ARE YOU HERE FOR THE "ZOMBIE WALK"?

My in-laws were in town recently and they (and my wife) love to go antique shopping. I have started to like it, but still not as much as them. I do like the unique things you can find, but unfortunately, you have to look through a lot of junk to find that “treasure.” My wife calls it the “hunt.”

One day when we were shopping, walking between antique stores along the street, someone asked us, “are you here for the Zombie Walk?” It caught me off-guard and I quickly said, “no.” We were in a small college town and apparently they were having a zombie walk that day to support breast cancer research. A zombie walk is an organized public gathering of people who dress up in zombie costumes. Participants usually meet in an urban center and make their way around the city streets and public spaces (or a series of taverns in the case of a zombie pub crawl) in an orderly fashion. Zombie walks can be organized simply for entertainment or with a purpose, such as setting a world record or promoting a charitable cause. During the walks, participants are encouraged to remain in character as zombies and to communicate only in a manner consistent with zombie behavior, which may include grunting, groaning or slurred, moaning calls for "brains".[1]

Acting or dressing like a zombie appears to have become a mainstream phenomenon. Not sure why, but it seems to pop up in places when you least expect it. Unfortunately, zombie-like behavior can sometimes exist in the state tax area on both sides – state governments and taxpayers.

Taxpayers get so overwhelmed with the complexity and minutia when trying to comply with multiple states whether it is income tax, sales tax, etc. that they default to following the methodology they used to file the prior return (“the same as last year” approach). This behavior can obviously lead to both issues and opportunities being overlooked creating tax exposure or excess tax being paid.

Another zombie-like behavior taxpayers may exhibit include the “wait and see game” approach. This approach is often used when a company grows beyond its borders and has nexus in multiple states from a technical perspective, but the activity in each state is relatively low (or de minimus) so the actual tax would be minuscule. Hence, the cost of compliance may outweigh the benefit of filing. This behavior can lead to large assessments of tax, interest and penalties because the statute of limitations never start.

The “wait and see game” approach may also be used by larger companies with an established presence in multiple states. These companies may be filing returns but have “grey” issues that could go either way if challenged. Obviously with the advent of FIN 48, companies are forced to assess the level of authority for each position and establish reserves if necessary. Companies are also required to obtain a certain level of authority or disclose their filing position in order to take a position on a return. Though these requirements make taking the “wait and see game” approach with a specific issue more difficult, it can be done if there is enough support to do so.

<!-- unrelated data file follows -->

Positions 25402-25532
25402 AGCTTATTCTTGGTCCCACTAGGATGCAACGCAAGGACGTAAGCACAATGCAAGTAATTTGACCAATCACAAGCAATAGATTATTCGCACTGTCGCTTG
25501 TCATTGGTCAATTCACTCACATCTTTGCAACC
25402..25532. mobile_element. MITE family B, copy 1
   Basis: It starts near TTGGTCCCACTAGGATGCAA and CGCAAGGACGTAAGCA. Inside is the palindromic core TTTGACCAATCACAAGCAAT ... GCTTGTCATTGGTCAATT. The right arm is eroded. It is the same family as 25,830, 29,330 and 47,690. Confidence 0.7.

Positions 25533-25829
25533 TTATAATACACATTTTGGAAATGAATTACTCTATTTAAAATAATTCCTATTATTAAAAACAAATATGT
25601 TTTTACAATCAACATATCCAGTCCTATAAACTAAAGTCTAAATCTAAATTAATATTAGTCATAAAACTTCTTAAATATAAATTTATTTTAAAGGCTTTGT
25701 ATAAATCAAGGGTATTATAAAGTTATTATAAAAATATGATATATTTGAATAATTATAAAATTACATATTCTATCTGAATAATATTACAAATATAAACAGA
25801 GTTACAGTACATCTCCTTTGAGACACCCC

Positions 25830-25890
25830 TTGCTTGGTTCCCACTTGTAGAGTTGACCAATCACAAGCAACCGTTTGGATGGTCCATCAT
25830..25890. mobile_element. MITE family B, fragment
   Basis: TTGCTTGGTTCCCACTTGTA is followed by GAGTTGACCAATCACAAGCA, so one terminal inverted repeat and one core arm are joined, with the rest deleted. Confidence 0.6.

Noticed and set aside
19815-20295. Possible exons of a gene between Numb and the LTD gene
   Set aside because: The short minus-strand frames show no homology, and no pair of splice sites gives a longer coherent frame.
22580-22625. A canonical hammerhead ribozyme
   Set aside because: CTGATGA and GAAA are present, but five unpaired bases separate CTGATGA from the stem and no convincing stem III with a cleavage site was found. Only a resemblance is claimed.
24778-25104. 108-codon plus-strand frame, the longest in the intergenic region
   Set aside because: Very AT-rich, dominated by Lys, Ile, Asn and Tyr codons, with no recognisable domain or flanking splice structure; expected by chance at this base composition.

When a taxpayer is under audit, the taxpayer may blindly give the auditor more information than is requested or give the same information as provided in a prior audit without even looking at the information. Each audit period may contain unique transactions or facts that require additional explanation or should be presented in a certain way so the auditor gets the true picture. It is not only bad facts that cause problems within audits, but it is also the presentation. Just like when giving a speech or in personal communication, it isn't always the message; it is how the message is presented that makes all the difference.

These are just a few of the “zombie-like” behaviors taxpayers may exhibit in regards to state and local tax, can you think of others?

Are you here for the zombie walk?

[1] Wikipedia.

This blog

Brian Strahle is the owner of LEVERAGE SALT, LLC where he provides state and local tax technical services to accounting firms, law firms and tax research organizations across the United States.  He also writes a weekly column in Tax Analysts State Tax Notes entitled, "The SALT Effect."  For more info, visit his website: www.leveragestateandlocaltax.com

You can reach Brian at strahle@leveragesalt.com.

Connect with Brian on LinkedIn. Follow Brian on Twitter. Join the Leverage | SALT LinkedIn Group, connect and contribute with your colleagues!  

Because state and local taxes are deceptively simple and endlessly complicated.

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